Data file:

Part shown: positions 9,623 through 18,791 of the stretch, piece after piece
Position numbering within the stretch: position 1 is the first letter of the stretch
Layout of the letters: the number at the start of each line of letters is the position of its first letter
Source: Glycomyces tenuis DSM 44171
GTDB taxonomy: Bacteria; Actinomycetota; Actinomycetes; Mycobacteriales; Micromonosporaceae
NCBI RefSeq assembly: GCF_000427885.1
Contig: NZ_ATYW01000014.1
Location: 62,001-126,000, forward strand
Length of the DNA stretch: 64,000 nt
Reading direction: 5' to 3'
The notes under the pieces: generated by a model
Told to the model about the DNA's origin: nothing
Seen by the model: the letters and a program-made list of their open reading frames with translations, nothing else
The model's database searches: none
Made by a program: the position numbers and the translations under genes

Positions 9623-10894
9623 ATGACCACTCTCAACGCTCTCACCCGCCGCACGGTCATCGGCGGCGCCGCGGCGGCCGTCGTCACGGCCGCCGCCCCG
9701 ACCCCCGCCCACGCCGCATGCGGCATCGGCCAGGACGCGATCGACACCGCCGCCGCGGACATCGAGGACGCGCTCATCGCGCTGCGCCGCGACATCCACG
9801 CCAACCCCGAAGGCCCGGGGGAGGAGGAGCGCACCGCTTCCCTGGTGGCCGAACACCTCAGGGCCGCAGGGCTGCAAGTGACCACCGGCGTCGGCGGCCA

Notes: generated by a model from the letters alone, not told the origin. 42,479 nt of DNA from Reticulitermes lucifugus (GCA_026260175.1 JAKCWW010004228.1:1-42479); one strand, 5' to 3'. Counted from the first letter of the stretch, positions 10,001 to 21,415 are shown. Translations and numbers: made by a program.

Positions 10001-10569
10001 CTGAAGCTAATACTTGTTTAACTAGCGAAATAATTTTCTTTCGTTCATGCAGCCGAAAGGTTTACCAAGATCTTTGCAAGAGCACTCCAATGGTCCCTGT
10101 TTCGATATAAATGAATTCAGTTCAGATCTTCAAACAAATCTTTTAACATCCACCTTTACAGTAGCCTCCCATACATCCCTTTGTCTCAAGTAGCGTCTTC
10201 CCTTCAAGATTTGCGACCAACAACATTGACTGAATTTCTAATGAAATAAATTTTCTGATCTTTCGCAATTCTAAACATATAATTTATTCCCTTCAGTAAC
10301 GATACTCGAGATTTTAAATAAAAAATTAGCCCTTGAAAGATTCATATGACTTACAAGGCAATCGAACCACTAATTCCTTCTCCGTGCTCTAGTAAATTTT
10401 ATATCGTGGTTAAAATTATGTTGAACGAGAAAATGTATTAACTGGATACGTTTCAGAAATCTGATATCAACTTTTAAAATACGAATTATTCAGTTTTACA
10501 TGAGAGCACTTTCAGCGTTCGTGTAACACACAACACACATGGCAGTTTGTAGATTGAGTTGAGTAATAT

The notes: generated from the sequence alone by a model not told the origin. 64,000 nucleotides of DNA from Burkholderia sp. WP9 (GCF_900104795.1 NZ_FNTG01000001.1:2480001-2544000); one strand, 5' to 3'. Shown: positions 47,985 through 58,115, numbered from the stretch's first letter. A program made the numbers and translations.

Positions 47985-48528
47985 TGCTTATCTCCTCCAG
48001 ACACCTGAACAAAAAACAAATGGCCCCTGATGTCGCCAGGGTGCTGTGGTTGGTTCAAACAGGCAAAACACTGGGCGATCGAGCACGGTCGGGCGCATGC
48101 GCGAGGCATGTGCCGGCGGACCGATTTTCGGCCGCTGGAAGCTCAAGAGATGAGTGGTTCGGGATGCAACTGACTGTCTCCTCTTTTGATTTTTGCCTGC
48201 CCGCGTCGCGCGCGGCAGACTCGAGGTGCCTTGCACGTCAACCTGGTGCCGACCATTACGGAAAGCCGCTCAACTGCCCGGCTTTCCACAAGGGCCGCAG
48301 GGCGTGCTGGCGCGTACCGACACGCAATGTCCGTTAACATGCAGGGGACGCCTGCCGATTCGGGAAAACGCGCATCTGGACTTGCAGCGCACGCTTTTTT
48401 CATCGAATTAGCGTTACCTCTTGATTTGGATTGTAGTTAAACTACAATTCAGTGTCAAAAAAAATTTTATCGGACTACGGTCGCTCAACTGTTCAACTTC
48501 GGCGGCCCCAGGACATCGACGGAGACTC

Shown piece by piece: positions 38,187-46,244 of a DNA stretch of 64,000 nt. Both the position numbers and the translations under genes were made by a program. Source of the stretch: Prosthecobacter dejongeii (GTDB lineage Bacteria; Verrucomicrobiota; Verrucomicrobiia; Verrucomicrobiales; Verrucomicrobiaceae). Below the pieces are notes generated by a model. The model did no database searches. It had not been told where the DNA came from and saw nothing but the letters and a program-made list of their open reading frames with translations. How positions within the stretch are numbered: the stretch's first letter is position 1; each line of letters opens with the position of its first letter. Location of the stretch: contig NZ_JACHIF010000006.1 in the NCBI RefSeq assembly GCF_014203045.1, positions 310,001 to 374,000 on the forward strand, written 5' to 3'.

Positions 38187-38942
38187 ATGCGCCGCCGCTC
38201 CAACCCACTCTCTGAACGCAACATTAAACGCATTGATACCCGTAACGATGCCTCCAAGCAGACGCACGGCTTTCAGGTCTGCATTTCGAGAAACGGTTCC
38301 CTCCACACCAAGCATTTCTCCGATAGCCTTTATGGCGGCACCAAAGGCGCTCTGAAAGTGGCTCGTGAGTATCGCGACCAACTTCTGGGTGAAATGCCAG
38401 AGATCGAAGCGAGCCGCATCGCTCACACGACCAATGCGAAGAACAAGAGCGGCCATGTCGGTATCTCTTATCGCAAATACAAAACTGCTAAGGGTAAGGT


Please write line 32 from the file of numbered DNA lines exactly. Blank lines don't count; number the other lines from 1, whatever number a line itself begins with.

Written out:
48101 GCGAGGCATGTGCCGGCGGACCGATTTTCGGCCGCTGGAAGCTCAAGAGATGAGTGGTTCGGGATGCAACTGACTGTCTCCTCTTTTGATTTTTGCCTGC